State of the Division Report (PDF)
A report provided to the President of the college as well as the Academic Dean and Provost. These data are an integral part of the Education Division's continuous assessment process in addition to maintaining program compliance and audit readiness aligned with federal, state and accreditor benchmarks.
Research and Program Development
Developing an Online Course: A Student Centered Approach (PDF)
A good example of collaborative research. The problem was how to simultaneously assess need and develop the framework for a college online course. A blend of action research and design experiment facilitated visualization, process and articulation of the first in what promises to be a series of inquiries.
Trader: Learning to Work on the Floor (PDF)
This was one of my first ethnographic studies, conducted in the early days of graduate school, but it continues to please me even after all this time. I've done better work since but rarely in such unfamiliar and challenging territory. The file available here is the version I provided to my hosts at the study site, edited to improve readability and assure informant confidentiality.
This is a small, well executed epidemic simulator. Examples from mild flu to the "Satan Bug" to AIDS are included but the user can change parameters to see what happens in other scenarios. Includes interactive graphics and a description of a game students can play to make stronger real-world connections to the concept of transmittable disease. Developed and released to educators by the author; originally written for Windows 3.1, runs with no difficulty on Windows 95/98/ME and on Windows XP if compatibility mode is set to Windows 95/98.*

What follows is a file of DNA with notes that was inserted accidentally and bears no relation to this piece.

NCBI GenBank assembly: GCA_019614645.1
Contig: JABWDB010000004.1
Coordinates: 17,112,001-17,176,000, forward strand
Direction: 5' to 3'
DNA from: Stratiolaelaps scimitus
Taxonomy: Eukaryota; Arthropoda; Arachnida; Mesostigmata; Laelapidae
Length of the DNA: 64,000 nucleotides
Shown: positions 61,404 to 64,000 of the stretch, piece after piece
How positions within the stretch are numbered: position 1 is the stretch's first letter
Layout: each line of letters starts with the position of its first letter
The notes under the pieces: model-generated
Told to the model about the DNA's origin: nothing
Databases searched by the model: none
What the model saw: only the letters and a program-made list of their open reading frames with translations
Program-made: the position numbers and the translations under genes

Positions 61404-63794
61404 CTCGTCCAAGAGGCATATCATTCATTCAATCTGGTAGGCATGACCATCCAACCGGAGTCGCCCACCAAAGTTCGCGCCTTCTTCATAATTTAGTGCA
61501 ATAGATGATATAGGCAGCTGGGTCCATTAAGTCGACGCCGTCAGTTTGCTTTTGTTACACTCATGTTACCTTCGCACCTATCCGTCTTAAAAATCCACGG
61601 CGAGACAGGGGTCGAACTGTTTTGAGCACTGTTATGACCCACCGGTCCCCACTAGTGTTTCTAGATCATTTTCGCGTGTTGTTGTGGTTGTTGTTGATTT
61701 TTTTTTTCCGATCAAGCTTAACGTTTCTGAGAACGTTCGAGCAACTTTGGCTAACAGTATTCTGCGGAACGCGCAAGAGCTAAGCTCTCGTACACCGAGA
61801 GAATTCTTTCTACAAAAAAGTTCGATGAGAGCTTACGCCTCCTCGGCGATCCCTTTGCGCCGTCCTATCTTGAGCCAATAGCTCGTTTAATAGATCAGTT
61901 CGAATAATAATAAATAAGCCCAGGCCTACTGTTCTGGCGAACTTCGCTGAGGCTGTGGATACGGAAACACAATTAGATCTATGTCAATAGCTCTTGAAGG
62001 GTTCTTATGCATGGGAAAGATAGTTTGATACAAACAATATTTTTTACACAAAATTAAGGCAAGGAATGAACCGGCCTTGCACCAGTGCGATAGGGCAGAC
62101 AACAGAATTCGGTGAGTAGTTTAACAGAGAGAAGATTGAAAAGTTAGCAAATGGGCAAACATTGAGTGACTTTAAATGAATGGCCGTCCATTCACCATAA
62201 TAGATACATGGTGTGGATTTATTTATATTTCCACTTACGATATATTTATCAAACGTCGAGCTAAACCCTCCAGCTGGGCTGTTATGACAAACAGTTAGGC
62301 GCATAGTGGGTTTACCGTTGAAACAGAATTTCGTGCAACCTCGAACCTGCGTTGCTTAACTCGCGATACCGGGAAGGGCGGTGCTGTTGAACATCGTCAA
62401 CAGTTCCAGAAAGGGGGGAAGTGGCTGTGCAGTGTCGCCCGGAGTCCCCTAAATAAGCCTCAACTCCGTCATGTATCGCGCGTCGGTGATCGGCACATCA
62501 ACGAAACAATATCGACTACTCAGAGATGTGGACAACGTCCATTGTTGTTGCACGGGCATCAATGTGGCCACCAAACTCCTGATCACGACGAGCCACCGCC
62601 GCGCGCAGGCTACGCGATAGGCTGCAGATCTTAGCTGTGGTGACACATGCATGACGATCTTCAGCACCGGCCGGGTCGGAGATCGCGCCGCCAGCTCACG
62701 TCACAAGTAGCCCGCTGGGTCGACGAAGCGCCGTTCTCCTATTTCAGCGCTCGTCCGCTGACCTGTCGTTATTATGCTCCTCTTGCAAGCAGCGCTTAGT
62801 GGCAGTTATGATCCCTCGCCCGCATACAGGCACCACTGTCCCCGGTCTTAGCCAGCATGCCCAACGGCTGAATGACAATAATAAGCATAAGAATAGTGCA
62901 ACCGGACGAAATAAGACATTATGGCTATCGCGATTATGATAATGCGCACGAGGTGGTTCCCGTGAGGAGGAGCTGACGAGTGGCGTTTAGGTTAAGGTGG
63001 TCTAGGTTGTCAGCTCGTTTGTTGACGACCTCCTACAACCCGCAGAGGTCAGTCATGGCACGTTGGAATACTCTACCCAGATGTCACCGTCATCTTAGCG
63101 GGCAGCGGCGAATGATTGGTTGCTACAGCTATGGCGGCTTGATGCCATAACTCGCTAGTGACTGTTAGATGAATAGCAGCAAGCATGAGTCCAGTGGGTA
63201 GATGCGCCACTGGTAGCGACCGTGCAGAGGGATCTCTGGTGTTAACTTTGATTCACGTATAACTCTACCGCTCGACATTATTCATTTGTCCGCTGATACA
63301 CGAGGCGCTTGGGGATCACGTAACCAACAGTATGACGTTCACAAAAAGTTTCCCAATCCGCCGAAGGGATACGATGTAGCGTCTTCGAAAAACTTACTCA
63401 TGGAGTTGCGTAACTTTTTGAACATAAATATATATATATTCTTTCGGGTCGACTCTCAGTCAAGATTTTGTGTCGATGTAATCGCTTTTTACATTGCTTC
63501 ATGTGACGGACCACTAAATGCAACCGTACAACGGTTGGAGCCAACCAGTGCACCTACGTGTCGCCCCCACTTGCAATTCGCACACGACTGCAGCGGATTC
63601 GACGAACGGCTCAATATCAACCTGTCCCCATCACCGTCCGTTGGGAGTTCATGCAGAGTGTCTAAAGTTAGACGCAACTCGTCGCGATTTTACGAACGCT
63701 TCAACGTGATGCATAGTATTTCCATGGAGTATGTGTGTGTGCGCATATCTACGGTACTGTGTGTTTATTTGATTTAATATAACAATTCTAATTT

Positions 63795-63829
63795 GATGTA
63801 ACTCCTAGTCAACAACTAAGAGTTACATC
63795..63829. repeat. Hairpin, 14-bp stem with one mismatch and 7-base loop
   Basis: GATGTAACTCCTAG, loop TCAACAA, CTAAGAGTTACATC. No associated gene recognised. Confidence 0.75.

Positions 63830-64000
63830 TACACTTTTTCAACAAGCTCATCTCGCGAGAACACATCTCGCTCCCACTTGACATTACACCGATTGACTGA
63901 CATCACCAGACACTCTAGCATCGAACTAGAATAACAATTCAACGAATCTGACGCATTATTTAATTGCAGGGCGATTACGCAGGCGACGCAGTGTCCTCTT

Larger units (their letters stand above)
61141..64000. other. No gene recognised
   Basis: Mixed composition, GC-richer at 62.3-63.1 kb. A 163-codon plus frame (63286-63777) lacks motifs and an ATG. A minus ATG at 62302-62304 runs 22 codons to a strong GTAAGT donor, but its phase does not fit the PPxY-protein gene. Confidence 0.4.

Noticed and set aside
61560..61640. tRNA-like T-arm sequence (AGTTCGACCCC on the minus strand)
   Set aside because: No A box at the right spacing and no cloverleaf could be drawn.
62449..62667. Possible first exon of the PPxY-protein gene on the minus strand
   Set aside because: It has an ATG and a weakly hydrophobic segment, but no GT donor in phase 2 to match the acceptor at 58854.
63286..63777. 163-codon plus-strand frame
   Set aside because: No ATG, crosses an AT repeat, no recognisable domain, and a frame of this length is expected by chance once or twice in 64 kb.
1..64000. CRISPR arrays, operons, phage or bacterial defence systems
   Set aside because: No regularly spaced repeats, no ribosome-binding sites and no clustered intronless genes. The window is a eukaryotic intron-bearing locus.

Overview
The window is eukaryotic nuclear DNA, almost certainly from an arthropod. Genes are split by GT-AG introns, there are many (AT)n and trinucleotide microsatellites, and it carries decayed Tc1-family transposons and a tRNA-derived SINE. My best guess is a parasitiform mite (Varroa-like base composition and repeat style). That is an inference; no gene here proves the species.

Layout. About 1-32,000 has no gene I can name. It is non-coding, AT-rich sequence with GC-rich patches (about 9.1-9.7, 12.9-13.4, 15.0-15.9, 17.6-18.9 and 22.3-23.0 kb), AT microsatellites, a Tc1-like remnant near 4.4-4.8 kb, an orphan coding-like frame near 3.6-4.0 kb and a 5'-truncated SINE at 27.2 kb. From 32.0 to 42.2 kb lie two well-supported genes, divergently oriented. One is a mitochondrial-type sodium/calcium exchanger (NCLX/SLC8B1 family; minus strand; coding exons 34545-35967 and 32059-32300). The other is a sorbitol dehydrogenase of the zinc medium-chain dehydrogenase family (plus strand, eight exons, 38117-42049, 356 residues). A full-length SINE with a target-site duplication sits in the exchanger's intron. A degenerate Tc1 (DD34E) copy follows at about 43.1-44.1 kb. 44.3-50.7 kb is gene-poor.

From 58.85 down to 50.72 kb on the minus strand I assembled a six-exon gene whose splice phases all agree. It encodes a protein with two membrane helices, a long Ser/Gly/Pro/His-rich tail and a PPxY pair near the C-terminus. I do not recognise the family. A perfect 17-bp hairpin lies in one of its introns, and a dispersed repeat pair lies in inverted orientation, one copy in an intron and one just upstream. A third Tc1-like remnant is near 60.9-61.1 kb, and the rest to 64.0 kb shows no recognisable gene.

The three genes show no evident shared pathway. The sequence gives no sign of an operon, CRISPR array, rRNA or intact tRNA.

Lunar Phases (Java/HTML)
This is a very nice, platform independent lunar phase calculator. Supplies a surprising amount of detail including phase images, upcoming phase dates, apogee/perigee, etc. in a compact format and small file size (requires Java enabled on your machine). Click here to download the zip archive file. If you are looking for a more general resource to inspire budding astronomers, the Hubble Site is a good option.
The OpenCD (HTML)
No longer actively under development this project has branched into a number of useful Free and Open Source Software (FOSS) outlets for Windows and Linux. OpenOffice is a FOSS standout as are OpenDisc and EduBuntu. For quality (and free) video files try a search at the Open Video Project.